The clichés, I have to admit, were right. That, too, did pass. Things only got better. What didn’t kill me made me stronger.
This time last year, I felt like I was falling apart. All at once, my grandma lay in a hospital bed in intensive care, my dad bravely faced surgery and my car gasped its last breaths on the side of the freeway. I threw myself at anyone who would listen, anyone who would help me forget, which resulted in a Christine Record of three dates in one week. Three bad dates in one week.
But, almost magically, things got better. In what the doctors touted as a miracle, Grandma got better. Dad’s surgery went without a hitch. I said goodbye to my sweet, old car and said hello to a speedy, new one. I never spoke to bachelors #1, 2 or 3 again, and I stopped looking for a #4. Instead, I took a London holiday with a girlfriend, I spent much needed time with family, and I hung out with someone I’d been beginning to forget: Me.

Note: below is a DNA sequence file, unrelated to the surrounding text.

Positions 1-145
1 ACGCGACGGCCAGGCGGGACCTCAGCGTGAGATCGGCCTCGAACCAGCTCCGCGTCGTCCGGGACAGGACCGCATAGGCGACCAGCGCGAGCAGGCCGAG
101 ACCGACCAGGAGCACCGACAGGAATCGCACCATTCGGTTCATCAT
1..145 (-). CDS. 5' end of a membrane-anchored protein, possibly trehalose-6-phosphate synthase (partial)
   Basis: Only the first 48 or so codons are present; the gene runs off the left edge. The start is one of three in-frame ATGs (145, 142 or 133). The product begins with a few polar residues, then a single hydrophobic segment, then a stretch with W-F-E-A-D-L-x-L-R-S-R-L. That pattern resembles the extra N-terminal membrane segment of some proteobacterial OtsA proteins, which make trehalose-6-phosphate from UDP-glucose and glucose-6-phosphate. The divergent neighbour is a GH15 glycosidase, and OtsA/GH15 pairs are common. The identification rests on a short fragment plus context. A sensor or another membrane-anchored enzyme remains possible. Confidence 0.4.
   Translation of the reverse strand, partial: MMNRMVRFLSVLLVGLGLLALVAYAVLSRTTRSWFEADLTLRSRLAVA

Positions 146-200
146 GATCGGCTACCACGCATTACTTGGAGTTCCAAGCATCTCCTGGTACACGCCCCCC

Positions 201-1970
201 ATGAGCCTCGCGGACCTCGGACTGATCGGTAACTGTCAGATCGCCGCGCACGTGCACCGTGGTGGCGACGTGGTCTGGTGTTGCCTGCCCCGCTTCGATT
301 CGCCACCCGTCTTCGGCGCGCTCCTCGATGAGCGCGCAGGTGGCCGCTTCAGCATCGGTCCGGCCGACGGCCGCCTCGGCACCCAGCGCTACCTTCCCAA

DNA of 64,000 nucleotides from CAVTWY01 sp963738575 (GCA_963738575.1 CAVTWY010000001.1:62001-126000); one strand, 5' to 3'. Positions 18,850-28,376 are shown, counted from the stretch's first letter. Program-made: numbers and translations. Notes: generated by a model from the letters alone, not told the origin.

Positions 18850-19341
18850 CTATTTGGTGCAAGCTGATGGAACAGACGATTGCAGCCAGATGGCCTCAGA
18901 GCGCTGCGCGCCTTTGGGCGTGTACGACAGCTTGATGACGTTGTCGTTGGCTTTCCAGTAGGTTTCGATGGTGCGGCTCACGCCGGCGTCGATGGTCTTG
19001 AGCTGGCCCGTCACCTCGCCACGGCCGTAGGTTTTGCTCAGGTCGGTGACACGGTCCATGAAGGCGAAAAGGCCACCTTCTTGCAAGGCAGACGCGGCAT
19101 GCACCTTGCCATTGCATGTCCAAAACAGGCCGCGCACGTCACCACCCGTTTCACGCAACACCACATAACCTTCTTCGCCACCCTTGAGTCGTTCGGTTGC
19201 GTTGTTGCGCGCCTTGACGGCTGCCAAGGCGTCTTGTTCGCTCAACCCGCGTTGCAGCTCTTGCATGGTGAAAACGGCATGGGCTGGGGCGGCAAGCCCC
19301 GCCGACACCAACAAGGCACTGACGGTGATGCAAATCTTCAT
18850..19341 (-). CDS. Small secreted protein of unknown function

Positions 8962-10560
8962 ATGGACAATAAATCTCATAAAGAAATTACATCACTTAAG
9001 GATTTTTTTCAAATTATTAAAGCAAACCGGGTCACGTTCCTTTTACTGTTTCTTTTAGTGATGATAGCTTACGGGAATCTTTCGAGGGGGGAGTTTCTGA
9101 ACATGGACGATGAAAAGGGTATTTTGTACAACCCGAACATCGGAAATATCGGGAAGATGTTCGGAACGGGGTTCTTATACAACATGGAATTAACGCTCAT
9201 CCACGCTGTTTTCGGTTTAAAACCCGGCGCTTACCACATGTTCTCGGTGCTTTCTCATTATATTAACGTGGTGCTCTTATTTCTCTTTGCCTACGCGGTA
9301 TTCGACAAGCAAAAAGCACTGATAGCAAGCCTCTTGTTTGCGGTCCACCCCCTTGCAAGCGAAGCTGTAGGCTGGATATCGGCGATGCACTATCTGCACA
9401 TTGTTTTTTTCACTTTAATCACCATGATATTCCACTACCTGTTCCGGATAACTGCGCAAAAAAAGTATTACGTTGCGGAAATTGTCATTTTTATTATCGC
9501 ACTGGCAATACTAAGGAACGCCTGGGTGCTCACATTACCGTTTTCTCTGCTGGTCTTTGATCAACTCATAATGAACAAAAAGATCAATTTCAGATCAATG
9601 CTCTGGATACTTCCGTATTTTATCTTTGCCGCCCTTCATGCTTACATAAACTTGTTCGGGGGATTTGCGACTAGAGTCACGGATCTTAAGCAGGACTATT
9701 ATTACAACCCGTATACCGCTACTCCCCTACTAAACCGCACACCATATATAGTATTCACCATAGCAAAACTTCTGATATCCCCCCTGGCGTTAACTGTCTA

A year later, and I cannot wipe this ridiculous smile off my face.
It’s so strange how a bad day, no matter how recent or long ago, becomes so fuzzy in my memory. Like a made-for-TV movie I caught late one night. I am pretty sure it happened, and I remember it being pretty awful, but today, right now, I feel a hundred times better. I feel like maybe all that bad stuff happened to someone else, somebody still stuck in a frame on a reel of film somewhere at a television studio in Burbank.